Through the Looking Glass Children's Book Reviews

Landry Park

Landry Park

Bethany Hagen
Fiction
For ages 13 and up
Dial, 2014   ISBN: 978-0803739482

Two hundred years ago China and her allies invaded the west coast of the United States. Rich and poor Americans united to defeat this enemy, and managed to stop the progress of the Easterners before they could cross the Rockies. Now the land from the Rockies to the Pacific is in the hands of the Eastern Empire, and life in the rest of America is very different from that which existed before the conflict with the Easterners. Soon after the war ended, another war began, this time between Americans. The poorer classes rose up against a group of wealthy people, the gentry, and they were brutally crushed. For their audacity the poor who survived were punished, stripped of the right to own property, to get an education, or to receive medical treatment. They would “be like bugs on the ground, without a future and forever rootless.”

    Today the power in the country rests in the hands of the gentry, specifically in the hands of a small group that calls itself the Uprisen. Descended from the gentry who fought against the Rootless two centuries before, they are the ones who really control the country, crushing any person or group that threatens the gentry way of life.

   Madeline Landry’s ancestor, Joseph Landry, invented a nuclear charge that made it possible for Americans, who lost access to oil after the war with the Easterners, to have power in their homes and businesses without putting carbon into the atmosphere and harming Earth’s fragile environment further. The charges allow people to have small nuclear powered electrical plants in their homes and businesses, and when the charges are depleted Rootless workers come and change them.

   Though Madeline is proud of her ancestor and loves her home, Landry Park, she hates the fact that she is the heir in her family. Her role in life is to marry well and to provide an heir so that family name can live on. She must live by the code of conduct that has been drummed into her since she was a little girl and uphold the gentry by keeping “order, elegance, prosperity” alive and well. Though some of her gentry peers have no problem not going to college so that they can make an advantageous marriage, Madeline wants to go to college. She has no interest in marrying and hates being paraded around by her mother at parties and events. She does not care about clothes and hairstyles. She wants to control her own destiny, but her father will not allow her to do so. Like him, she has to marry to help the estate, and that is all there is to it.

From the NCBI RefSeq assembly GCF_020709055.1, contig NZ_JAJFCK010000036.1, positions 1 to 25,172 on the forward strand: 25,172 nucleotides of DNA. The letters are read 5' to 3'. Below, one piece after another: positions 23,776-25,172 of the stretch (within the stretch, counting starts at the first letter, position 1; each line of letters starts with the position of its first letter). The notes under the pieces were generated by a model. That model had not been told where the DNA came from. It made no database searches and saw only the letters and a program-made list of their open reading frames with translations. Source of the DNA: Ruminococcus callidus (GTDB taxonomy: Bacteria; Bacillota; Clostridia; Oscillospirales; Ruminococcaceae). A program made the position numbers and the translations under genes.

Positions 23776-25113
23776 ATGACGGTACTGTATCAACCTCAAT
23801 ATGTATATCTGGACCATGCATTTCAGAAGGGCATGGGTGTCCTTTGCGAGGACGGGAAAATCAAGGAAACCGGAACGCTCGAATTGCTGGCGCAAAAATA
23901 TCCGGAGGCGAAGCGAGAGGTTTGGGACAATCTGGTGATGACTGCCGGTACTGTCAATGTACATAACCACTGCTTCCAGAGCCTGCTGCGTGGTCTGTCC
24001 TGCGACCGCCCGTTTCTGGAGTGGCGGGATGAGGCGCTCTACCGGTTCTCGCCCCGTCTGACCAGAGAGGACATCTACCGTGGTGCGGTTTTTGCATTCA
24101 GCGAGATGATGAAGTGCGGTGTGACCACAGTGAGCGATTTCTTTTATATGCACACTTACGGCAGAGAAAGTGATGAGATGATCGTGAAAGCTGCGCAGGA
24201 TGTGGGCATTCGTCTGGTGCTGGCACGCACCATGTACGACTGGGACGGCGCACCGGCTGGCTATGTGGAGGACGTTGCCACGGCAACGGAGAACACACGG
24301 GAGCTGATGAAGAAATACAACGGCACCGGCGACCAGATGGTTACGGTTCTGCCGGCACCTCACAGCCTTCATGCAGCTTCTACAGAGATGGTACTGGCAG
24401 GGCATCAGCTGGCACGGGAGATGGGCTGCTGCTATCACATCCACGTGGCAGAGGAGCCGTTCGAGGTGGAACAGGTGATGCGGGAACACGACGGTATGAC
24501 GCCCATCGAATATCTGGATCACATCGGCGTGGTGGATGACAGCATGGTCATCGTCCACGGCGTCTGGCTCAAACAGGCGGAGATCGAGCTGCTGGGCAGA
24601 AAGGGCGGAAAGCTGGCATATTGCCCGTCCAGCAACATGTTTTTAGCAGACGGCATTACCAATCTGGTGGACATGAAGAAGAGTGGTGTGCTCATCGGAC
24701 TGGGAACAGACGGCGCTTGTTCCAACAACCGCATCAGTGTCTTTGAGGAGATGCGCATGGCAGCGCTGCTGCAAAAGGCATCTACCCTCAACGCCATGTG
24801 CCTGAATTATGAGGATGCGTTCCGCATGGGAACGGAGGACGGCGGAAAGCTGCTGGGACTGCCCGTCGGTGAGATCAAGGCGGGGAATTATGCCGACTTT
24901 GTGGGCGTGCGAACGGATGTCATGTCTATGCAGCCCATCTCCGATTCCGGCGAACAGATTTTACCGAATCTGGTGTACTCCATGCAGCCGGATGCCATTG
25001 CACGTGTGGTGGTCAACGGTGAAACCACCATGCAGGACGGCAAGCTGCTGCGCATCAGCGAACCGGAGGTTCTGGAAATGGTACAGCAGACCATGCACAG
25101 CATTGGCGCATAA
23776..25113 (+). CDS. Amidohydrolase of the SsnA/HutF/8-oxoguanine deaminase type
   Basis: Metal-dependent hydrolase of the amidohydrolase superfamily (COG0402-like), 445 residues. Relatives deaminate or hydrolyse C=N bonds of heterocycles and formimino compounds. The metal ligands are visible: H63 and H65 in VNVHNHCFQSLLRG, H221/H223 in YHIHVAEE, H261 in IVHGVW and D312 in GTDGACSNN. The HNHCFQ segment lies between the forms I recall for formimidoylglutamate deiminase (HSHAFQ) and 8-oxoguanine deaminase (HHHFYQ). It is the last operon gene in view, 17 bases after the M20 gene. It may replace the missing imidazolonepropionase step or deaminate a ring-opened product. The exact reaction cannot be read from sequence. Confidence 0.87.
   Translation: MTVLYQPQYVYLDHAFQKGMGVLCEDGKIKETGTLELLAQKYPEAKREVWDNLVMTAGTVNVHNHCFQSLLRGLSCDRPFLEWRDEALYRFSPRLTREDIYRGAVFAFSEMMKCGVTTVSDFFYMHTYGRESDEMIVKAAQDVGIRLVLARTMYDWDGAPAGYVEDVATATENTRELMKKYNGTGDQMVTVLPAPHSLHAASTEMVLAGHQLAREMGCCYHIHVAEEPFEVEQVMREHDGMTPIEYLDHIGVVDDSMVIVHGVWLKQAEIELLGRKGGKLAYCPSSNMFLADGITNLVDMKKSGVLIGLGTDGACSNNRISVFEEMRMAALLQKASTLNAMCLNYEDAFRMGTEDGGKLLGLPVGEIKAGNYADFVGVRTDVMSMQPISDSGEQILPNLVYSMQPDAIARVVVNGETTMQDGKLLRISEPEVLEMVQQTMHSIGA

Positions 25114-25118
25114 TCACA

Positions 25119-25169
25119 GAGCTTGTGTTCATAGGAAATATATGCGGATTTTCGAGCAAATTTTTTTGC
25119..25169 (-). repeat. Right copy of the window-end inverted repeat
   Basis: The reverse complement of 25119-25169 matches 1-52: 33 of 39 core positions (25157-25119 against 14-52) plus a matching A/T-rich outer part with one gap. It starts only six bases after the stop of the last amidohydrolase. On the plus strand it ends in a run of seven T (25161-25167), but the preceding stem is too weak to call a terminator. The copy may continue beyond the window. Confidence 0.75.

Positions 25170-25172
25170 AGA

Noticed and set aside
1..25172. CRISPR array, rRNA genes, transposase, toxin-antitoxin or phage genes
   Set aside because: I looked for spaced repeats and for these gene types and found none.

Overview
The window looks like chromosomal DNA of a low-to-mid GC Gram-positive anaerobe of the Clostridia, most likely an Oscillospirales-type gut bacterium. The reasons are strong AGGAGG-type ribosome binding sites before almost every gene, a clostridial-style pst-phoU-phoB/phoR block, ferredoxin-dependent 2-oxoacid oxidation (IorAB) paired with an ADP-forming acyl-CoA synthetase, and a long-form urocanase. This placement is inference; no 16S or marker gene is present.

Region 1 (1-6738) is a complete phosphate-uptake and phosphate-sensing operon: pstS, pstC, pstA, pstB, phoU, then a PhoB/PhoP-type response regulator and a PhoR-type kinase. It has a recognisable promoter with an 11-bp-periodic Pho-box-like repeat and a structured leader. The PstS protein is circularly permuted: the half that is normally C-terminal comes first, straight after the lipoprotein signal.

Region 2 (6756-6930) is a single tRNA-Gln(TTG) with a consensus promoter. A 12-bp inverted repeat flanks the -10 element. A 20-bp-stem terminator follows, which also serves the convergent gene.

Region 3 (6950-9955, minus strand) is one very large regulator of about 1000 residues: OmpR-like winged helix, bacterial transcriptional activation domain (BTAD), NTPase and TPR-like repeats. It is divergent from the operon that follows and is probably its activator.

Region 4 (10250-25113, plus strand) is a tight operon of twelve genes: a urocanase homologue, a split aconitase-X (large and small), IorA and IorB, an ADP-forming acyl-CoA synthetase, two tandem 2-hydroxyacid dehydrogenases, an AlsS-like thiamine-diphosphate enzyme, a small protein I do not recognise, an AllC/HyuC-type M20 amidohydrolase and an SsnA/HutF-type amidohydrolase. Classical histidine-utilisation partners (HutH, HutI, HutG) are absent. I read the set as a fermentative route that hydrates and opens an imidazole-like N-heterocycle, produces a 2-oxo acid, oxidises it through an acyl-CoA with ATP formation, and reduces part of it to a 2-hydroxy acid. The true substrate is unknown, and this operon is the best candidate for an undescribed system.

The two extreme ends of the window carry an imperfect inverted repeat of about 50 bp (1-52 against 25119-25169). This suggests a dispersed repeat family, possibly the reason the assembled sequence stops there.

It looks as if Madeline is going to have to toe the line when another heir, Cara, is attacked when she goes outside on her own during a party. Cara insists that her attacker was a Rootless man, but Madeline, who knows Cara and her ways well, knows that the girl is lying.

   Alexander Landry, who is eager to crush the restless Rootless, is delighted to have an excuse to move against them, and soldiers are sent into the Rootless ghetto to beat the residents and to remind them that their existence is dependent on the goodwill of the gentry. Appalled at what is happening, Madeline tries to get Cara to tell the truth, but Cara refuses to do so.

   Then Madeline meets David Dana, a young man her mother is eager for her to marry. On the surface David seems to be like all the other gentry young men, but then Madeline discovers that he is a lot like her. He has no patience for parties and affectation, and he is sympathetic to the Rootless cause. What she never expects is that his sympathy is such that he is willing to do what he can to help them.

   In this fascinating and sometimes shocking futuristic tale, the author explores what it means to stand by your beliefs, no matter what the costs. Madeline’s story is full of surprises, some of which will appall readers, and it also explores her inner struggles as she tries to figure out who she is and what she wants in life. 

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